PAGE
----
Shippers of hazardous materials who ship products using the US Postal Service (USPS) may be pleased with a new ruling from that agency. In a response letter dated 31 January 2014 and addressed to the Council On Safe Transportation of Hazardous Articles (COSTHA) in reference to a September 2013 inquiry made by that body, USPS agreed to a recent COSTHA request to align the Hazardous Materials Regulations appearing in the Domestic Mail Manual (DMM) with those appearing in the US 49 CFR USDOT regulations, in the following manner:
- USPS agreed to extend the authorized use of the ORM-D (Other Regulated Material- Domestic) marking for goods so classified, for surface transportation, until December 31st, 2020. This date matches that presently set by the USDOT for expiry of their authorization to use the marking. Note: for more information on the correct use of this marking under USDOT regulations, see US 49 CFR 172.316.
- USPS is also revising DMM 601.10.1d to read as follows in reference to the standard regarding consumer commodities:
“consumer commodities intended for air transport may only include articles or substances that meet the definition of consumer commodities in hazard class 2 (non-toxic aerosols only), class 3 (Packaging group II and II only), Division 6.1 (packaging group III) only and UN 3077, UN 3082 provided they do not have subsidiary risk and are authorized aboard passenger aircraft.” (Sic)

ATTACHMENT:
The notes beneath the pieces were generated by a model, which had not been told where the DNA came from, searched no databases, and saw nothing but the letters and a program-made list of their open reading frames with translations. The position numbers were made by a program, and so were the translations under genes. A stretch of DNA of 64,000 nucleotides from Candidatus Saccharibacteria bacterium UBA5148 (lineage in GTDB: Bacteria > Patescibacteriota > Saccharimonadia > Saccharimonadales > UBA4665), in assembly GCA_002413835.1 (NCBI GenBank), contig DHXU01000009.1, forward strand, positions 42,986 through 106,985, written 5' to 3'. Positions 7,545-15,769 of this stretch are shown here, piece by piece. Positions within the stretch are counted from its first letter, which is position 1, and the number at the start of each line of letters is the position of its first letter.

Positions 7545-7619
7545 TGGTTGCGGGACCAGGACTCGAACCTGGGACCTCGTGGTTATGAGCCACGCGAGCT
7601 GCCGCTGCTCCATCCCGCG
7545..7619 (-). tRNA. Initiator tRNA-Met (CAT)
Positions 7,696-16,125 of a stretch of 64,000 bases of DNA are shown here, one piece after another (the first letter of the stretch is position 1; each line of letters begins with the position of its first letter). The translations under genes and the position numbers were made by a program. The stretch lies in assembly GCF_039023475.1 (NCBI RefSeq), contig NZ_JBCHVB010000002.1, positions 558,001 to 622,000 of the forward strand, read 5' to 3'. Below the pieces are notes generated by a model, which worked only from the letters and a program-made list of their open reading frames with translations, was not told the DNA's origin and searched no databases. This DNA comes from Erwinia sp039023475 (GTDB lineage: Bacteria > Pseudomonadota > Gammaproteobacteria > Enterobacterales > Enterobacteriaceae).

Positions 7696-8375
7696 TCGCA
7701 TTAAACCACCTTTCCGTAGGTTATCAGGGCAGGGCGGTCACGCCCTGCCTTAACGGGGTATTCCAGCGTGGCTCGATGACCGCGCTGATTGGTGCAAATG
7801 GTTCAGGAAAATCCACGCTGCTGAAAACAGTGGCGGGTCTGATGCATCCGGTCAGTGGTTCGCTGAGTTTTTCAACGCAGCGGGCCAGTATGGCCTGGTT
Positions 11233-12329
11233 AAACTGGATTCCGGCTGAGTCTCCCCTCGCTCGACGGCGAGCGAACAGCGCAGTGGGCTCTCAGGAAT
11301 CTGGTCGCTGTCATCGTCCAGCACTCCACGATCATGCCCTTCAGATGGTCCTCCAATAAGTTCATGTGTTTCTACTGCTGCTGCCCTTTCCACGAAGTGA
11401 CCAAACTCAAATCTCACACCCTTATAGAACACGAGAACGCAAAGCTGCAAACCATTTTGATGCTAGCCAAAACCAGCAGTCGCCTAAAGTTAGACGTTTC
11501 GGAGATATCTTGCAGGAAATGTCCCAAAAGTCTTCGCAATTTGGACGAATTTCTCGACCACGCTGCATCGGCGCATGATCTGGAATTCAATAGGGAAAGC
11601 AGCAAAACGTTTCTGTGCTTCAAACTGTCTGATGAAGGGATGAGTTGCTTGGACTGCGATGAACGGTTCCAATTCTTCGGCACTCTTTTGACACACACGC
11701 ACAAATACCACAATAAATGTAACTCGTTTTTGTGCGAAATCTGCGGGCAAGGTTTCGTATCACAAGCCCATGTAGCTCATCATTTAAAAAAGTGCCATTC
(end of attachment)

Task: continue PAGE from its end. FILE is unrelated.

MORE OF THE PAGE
Note: in the second item, the letter refers to “class 3 (Packaging Group II and II).” It is very likely that this is a typo and the letter instead intends that it read groups II and III. However, it is presented above as it appears in the correspondence. The letter also uses the term “packaging” vice “packing” several times in this section. Nevertheless, the two actions taken together do further align the USPS hazardous materials regulations with the USDOT regulations governing similar issues.
What does this really mean to me?:
Shippers who use the Postal Service to transport Hazardous Materials will find the increasing harmonization between USPS and USDOT regulations to be a helpful development. This will particularly apply, at least at first, to very small businesses and/or laboratories who may ship only tiny amounts of hazardous goods and who may have had difficulty navigating the sometimes complex world of USDOT fully-regulated shipments. Ability to package, label, and mark materials in the same or very similar ways for both USPS and USDOT transported shipments should prove a boon to such entities and provide additional flexibility to their transport operations.
Here is a link to the text of the letter:
COSTHA is a not-for-profit industry group concerned with regulations, standards, and other issues affecting the transport in commerce of hazardous materials/dangerous goods. For more information about COSTHA, see their website at www.costha.org.
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